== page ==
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Arbor tremuloides
A lazy post for a lazy Monday, but hopefully you'll find it interesting. It's a short clip from Our Daily Bread, a feature-length documentary produced by Nikolaus Geyrhalter.

Having never wondered how pecans and walnuts are harvested on an industrial scale and then seeing how it's actually done for the first time, we were quite taken aback. It was as if discovering a new species of marine animal thriving in the violent hydrothermal whirlpools of some deep-oceanic trench — spectacularly ornamented, wondrously strange, marvelous.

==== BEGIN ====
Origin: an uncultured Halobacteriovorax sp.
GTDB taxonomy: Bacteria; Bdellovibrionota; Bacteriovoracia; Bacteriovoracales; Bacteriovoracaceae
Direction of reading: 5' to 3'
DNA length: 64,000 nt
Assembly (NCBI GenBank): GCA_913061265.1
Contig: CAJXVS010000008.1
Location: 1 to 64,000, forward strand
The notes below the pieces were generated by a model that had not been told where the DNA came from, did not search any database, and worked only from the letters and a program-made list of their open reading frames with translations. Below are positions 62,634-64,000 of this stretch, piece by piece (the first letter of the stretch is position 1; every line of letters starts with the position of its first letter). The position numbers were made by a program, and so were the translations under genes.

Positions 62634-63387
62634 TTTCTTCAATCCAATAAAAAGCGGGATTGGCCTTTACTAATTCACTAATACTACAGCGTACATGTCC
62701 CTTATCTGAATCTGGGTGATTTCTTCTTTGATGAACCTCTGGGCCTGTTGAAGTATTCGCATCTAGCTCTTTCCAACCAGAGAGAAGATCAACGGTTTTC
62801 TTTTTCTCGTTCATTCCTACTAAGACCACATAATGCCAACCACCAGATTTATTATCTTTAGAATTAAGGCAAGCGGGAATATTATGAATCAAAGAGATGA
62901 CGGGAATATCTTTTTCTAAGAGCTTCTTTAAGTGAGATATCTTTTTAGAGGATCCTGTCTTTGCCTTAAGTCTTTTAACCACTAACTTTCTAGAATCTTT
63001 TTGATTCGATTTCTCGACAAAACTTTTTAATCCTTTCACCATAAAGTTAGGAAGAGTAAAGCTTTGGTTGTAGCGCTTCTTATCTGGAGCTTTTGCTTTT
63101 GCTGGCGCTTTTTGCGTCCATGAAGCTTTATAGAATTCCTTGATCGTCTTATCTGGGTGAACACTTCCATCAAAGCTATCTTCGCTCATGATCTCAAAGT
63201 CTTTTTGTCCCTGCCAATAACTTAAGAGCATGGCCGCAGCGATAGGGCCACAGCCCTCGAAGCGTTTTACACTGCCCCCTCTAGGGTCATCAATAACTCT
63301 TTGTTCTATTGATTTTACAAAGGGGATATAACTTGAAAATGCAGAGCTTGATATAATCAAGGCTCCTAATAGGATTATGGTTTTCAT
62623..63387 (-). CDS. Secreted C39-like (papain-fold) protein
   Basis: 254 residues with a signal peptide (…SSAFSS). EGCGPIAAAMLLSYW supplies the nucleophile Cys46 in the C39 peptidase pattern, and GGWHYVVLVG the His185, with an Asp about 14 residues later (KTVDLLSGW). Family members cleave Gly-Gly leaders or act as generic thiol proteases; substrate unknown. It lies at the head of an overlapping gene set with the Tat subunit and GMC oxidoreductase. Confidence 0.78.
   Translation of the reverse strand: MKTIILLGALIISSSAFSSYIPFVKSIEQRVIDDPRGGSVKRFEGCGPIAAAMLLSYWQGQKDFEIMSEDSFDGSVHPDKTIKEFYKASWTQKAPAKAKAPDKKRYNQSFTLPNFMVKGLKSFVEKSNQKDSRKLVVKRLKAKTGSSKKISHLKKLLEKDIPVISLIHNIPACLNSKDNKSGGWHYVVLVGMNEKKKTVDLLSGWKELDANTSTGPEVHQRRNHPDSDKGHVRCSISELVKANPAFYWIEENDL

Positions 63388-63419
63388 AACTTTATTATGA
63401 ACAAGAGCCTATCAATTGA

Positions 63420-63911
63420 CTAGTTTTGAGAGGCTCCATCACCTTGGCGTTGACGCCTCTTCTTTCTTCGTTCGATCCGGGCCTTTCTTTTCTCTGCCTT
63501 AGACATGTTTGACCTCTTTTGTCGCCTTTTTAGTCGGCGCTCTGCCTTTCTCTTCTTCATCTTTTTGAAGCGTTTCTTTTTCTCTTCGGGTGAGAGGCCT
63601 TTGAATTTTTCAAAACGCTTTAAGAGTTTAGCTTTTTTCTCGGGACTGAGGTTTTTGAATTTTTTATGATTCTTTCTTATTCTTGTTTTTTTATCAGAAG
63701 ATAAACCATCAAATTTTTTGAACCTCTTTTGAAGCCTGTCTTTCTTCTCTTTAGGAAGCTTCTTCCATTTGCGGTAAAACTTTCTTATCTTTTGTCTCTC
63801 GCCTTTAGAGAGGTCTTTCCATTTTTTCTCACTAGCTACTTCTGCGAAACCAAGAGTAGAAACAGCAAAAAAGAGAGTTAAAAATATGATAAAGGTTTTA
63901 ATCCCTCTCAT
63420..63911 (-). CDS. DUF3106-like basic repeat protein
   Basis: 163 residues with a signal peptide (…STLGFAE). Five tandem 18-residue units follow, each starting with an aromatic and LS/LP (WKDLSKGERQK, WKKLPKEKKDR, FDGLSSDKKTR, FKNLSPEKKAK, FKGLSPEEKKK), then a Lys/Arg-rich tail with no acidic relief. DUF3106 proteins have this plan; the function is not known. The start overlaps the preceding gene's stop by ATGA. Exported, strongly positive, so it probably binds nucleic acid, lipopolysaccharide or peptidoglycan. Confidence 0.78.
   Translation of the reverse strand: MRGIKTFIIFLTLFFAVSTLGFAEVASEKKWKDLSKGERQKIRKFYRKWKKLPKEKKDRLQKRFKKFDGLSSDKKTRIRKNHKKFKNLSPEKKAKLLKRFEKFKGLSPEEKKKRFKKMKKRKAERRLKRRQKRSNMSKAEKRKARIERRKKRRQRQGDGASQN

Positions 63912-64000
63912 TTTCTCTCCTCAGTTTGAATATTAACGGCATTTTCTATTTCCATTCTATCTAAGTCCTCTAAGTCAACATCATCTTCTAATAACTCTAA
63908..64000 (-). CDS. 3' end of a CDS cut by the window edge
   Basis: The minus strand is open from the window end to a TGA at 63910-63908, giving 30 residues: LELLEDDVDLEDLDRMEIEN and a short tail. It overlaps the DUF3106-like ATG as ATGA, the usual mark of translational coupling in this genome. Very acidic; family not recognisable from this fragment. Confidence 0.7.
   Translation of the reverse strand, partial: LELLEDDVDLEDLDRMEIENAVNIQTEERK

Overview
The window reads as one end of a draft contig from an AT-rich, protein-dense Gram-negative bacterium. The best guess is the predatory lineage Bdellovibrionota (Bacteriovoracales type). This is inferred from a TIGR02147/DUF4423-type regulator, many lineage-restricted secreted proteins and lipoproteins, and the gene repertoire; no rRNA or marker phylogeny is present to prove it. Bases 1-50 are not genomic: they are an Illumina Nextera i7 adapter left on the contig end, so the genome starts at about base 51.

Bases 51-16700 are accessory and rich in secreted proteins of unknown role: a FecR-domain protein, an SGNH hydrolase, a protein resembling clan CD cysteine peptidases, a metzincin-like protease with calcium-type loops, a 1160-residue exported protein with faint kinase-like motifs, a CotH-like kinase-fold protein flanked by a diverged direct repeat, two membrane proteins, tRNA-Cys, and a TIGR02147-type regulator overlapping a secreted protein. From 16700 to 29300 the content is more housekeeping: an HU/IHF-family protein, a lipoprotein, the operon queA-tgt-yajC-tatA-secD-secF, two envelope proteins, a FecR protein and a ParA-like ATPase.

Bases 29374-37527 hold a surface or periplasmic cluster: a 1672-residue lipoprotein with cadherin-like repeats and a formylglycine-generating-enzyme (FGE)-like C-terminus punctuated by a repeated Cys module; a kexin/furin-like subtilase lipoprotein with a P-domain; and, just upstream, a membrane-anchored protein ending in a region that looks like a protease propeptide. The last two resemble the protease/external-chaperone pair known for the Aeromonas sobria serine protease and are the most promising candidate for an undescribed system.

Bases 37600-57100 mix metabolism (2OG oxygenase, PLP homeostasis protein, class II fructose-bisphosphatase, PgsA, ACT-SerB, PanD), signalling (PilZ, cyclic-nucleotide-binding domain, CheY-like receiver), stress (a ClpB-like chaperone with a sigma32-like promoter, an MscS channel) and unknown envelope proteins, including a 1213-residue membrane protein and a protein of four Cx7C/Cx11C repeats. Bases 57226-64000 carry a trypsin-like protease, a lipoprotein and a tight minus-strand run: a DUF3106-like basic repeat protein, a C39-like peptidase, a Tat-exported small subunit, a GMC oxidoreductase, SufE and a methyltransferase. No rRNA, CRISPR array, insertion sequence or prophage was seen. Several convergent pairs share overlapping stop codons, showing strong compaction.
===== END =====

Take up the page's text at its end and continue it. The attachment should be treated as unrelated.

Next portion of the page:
Our reaction obviously says more about how far removed we are from the means of food production than anything about an inherent quality, but agricultural landscapes never fail to astonish us.

On agro
  • Anonymous
  • November 25, 2008 at 7:26:00 AM CST
  • Ancient or modern?
    But why don't they spread a tarp before they beat the tree?

  • Anonymous
  • November 25, 2008 at 4:06:00 PM CST
  • I think these are olives, aren't they? It seems to be Spain...

  • Anonymous
  • November 25, 2008 at 4:32:00 PM CST
  • yes these are olives. the entire film is quite astonishing and well worth watching. in terms of relevance to landscape architecture i found the salt mine scene to be much more powerful.

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